How to insult your best customers

You can call them micro-insults – the tiny things that most annoy your customers.

Sadly, unless you ask, you will never be able to correct them. You and your people will continue to do or neglect them.

Rick Houcek, who writes a weekly inspirational column (, told his country club clients:

“You’re all customers, too. When you’re a patron of a hospitality establishment – restaurant, hotel, night club – what little things annoy, irritate, and drive you crazy?”

Putting it in the 1st person changed their perspective. Problems were easy to identify.

The country club employees quickly generated a long list of micro insults: No separate checks, no menu substitutions, crumbs left on table, water glasses not refilled, no table candles lit, wait staff not smiling at initial greeting, up-charges for extra items on a hamburger, table linens with holes. 

The country club employees recognized they did some of these things that were easy and inexpensive to fix.

Ask your employees the same thing. When they are customers, what micro insults annoy, irritate and drive them crazy?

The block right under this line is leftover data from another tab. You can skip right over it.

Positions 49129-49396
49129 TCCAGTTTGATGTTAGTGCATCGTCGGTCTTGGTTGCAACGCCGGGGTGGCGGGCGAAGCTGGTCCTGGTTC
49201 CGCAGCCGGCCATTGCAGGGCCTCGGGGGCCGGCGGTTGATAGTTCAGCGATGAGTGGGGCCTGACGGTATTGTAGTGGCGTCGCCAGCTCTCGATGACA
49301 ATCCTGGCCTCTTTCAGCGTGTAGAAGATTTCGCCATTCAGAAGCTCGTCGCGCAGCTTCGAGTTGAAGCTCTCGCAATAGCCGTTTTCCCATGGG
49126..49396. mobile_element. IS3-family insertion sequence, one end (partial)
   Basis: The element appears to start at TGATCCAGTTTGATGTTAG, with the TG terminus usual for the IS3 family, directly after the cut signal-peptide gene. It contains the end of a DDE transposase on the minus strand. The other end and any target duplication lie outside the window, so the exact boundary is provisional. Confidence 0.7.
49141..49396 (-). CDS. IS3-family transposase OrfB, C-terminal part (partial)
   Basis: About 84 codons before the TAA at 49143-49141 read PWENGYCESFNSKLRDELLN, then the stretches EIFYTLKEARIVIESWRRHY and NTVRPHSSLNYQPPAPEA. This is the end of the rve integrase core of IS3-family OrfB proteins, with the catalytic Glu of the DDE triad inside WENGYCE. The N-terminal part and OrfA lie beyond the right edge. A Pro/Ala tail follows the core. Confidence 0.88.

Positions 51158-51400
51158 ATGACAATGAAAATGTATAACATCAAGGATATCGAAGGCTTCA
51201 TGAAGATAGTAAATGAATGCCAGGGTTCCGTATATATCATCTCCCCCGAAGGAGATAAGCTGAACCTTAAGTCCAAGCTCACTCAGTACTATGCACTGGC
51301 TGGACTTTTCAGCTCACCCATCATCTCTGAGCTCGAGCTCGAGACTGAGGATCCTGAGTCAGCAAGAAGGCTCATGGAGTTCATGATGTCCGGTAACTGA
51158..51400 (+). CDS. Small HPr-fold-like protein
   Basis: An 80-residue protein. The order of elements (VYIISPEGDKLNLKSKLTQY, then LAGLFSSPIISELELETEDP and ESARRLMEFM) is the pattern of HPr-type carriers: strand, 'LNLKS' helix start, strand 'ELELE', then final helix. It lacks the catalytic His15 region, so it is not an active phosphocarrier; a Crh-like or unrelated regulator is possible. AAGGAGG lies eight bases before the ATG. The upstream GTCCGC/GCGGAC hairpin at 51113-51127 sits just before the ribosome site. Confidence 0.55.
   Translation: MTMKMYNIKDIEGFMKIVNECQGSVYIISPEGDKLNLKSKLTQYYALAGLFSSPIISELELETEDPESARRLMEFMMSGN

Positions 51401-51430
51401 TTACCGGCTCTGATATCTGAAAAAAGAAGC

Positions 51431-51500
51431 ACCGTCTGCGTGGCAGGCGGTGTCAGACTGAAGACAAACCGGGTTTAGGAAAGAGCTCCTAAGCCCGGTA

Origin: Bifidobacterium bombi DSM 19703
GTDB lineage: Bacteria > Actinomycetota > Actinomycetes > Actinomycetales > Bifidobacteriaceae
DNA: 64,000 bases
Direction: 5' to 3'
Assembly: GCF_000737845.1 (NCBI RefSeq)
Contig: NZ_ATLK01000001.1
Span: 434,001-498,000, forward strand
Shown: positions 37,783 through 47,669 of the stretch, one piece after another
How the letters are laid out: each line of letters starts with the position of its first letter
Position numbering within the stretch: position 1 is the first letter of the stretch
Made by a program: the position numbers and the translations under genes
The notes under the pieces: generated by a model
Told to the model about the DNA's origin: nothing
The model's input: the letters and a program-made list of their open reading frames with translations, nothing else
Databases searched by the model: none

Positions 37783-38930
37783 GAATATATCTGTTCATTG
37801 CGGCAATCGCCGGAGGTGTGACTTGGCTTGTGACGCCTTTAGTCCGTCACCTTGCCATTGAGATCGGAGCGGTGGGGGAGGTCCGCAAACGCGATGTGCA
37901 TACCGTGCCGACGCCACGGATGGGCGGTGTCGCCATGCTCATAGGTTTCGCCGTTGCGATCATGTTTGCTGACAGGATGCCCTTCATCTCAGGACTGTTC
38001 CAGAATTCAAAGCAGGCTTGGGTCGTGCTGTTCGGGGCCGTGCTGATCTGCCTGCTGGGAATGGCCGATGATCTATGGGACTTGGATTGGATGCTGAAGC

How do they apply to your customers? Fix them to keep your customers happy.

We share such strategies in our “Uncover Your Inner Sales Genius.”  For a complimentary copy join the mailing list at the top of the page.

Next: What motivates your customers?

What it takes to keep a client

One of our elderly gentlemen readers called the other day to complain. Our Pet Editor, Scoop, writes a joke column in our newspapers, the Lexington County Chronicle and The Lake Murray Fish Wrapper.
Scoop (and his editor) find these jokes everywhere but mostly online. Some are a bit salty, which we don’t use. Nor do we use the ones too vanilla to be funny. But humor is always a matter of one’s taste.
This gentleman wanted to cancel his subscription due to what he considered an off-color joke that he did not want to have to explain to his teenage grandson.
If his grandson is anything like the teenagers we know, he may be able to better explain it and even salter jokes to Grandpa.
Katie, our subscription manager, apologized and did everything she could on the phone to assure him we will watch it.
She even went back and read the joke he referred to and found no offensive content.
We wrote him a letter explaining that, being a dog, Scoop does not always anticipate what may offend humans and gets carried away with his sense of humor.
We promised to keep an eye on Scoop and offered the reader a free subscription.
Katie handled the situation well.
How well do your people handle complaints? How do you know?

For a complimentary copy of “Uncover Your Inner Sales Genius” email